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Last night my daughter and I listened to Tales of Terror by The Dirtbag Diaries. It is, by far, my daughter's favorite annual episode. She gives this year's episode a 2 out of 3 on the terror scale. I scare easier than her, so I'm going to give it a 3. I had a hard time falling asleep and I'm going to be on edge the next time I get out for a run on the trails.

I'm trying to convince my daughter to write a story to send in for Tales of Terror, but I think she's still working on that. Instead, I'll tell one of my tales.

Creatures of the Tucson Desert

A few years ago I was on vacation in Tucson Arizona and went for a run in Sabino Canyon. The wide paved trail is popular with visitors and one that I have run countless time before. One mile up and the desert sun disappears behind the canyon walls. Another mile and the Tucson heat is quickly forgotten in the green oasis of Palo Verde trees growing next to Sabino creek.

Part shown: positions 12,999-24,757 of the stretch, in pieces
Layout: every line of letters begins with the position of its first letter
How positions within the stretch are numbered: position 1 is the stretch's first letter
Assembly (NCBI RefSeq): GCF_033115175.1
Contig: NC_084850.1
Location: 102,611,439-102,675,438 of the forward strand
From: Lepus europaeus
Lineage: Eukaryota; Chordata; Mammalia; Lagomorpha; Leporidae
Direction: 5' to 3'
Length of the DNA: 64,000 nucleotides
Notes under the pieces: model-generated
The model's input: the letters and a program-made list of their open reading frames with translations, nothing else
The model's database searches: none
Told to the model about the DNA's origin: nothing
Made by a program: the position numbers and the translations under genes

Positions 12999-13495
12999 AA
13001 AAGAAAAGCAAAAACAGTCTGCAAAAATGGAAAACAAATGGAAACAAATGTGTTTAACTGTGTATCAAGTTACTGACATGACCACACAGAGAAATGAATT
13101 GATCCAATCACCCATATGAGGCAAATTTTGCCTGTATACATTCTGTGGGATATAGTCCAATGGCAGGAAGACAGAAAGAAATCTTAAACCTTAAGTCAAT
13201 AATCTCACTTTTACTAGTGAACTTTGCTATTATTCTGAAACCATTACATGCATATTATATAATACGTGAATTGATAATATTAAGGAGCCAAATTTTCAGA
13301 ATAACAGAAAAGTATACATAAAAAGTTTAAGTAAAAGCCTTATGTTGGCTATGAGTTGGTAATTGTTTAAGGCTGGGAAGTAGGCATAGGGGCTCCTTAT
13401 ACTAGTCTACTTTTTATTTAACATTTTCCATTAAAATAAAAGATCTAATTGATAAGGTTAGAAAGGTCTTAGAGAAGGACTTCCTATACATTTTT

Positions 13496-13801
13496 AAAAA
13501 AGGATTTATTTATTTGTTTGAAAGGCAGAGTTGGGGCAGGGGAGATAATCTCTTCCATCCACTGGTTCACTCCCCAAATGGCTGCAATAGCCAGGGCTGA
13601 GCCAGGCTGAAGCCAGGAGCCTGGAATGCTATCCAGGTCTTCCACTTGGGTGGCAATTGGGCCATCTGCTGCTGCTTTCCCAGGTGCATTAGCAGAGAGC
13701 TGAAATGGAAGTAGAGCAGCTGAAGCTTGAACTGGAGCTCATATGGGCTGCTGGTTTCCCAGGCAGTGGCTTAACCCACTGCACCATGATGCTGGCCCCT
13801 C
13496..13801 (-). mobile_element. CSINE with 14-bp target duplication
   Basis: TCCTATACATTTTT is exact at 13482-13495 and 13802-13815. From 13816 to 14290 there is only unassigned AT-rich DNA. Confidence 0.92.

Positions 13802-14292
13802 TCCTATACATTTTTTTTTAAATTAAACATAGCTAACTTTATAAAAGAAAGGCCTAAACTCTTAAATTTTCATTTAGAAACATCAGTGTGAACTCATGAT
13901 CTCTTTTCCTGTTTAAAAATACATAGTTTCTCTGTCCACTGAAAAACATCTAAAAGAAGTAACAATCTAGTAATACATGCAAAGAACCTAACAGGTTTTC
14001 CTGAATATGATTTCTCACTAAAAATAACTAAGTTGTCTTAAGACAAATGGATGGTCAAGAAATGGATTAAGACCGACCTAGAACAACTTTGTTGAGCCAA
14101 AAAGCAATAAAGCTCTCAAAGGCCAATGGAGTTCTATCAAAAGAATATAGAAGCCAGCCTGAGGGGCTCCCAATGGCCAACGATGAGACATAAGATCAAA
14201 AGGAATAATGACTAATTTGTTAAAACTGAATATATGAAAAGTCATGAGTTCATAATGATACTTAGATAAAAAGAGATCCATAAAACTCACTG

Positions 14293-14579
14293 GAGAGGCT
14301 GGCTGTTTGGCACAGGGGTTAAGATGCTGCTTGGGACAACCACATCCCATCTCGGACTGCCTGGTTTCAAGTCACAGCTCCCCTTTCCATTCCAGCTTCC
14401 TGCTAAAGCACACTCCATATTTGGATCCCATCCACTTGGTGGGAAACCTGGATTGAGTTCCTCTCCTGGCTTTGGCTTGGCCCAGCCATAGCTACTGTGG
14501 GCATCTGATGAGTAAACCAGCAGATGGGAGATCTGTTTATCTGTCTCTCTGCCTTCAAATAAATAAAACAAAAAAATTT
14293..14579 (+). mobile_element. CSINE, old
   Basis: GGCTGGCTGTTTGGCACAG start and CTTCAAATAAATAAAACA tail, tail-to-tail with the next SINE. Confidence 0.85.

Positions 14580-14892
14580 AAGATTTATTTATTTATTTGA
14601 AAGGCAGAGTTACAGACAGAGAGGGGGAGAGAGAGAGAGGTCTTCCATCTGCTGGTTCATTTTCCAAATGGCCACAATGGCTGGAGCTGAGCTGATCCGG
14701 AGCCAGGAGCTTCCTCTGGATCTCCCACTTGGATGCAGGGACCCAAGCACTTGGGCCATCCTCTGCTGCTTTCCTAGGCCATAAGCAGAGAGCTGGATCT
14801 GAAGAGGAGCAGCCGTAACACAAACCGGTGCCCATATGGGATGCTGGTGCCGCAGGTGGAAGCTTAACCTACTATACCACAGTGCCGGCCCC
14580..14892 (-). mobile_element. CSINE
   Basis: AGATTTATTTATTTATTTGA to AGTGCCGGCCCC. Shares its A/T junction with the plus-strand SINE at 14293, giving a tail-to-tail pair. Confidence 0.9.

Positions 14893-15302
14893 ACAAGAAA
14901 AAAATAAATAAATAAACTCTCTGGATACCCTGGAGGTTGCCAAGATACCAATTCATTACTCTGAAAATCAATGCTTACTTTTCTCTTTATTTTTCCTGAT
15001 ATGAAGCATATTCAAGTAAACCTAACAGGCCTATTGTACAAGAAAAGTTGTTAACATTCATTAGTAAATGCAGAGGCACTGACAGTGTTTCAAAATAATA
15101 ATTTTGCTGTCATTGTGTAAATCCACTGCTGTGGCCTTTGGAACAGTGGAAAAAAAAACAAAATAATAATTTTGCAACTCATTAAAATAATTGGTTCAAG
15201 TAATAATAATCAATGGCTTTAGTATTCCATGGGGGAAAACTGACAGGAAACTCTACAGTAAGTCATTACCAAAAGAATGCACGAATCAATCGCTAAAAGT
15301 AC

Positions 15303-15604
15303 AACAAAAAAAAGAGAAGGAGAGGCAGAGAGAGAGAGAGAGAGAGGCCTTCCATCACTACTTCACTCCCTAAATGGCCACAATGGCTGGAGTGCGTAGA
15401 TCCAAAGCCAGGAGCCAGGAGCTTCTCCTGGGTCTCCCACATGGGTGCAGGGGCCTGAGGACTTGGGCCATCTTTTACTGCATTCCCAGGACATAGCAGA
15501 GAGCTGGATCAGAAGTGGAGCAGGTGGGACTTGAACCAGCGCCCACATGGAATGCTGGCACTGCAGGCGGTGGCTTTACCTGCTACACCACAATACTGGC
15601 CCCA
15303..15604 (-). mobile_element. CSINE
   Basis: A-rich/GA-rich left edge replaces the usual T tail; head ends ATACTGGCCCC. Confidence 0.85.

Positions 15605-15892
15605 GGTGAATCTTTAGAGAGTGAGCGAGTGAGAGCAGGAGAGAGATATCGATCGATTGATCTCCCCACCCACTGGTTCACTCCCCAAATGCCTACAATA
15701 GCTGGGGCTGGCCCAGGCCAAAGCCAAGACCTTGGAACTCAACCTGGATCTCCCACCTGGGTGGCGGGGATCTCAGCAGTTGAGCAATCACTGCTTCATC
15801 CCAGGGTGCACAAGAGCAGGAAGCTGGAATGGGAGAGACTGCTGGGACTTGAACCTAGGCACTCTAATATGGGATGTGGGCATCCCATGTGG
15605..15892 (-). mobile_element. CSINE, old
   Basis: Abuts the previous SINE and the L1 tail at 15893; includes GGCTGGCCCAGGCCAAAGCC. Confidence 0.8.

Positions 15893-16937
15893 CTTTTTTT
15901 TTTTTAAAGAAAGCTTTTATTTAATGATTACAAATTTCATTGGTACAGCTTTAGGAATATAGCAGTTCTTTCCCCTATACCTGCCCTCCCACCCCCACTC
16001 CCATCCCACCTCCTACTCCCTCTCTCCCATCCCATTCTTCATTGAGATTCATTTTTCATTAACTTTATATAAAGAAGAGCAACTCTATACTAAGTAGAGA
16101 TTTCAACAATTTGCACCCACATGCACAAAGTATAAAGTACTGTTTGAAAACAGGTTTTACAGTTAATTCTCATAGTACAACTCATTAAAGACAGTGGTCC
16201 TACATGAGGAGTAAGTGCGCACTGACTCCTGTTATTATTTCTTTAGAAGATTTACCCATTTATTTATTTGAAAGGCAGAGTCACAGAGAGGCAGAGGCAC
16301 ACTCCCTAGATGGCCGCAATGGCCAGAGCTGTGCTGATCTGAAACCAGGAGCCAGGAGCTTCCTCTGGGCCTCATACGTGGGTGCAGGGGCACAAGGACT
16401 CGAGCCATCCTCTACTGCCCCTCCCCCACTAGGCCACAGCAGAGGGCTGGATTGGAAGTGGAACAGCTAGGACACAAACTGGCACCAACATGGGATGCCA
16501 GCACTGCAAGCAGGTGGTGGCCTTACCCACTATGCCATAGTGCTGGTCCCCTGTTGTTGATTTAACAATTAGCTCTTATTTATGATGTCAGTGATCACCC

On the slow climb I cross a small bridge and see the mountain lion warning signs. As it is the southwest nearly every trail has these signs. There are probably more warning signs than there are sightings of lions, but sometimes seeing these signs plants the seed of possibility in your head. I continue up and come across some Arizona creatures, a snake enjoying the last moments of sun and a tarantula slowly creeping across the road. 

Another few minutes of jogging and I hear a deep growl coming out of the trees. In full on panic I freeze in the middle of the trail knowing that running can trigger a lion to chase. I scan the trees around me  but I don't see the lion. My heart is in my throat, I'm done for, where is the lion? A Palo Verde beetle flies right into my chest. 

The Palo Verde beetles are ugly, three inches long and look like large cockroaches with pincers. I didn't know that they flew or made a growling type noise while they fly. That was enough running for the day, I turned back around and found a family to hike back out with.

I told you I scare easy. Happy Halloween!

Tucson view from the Rincon Mountain range

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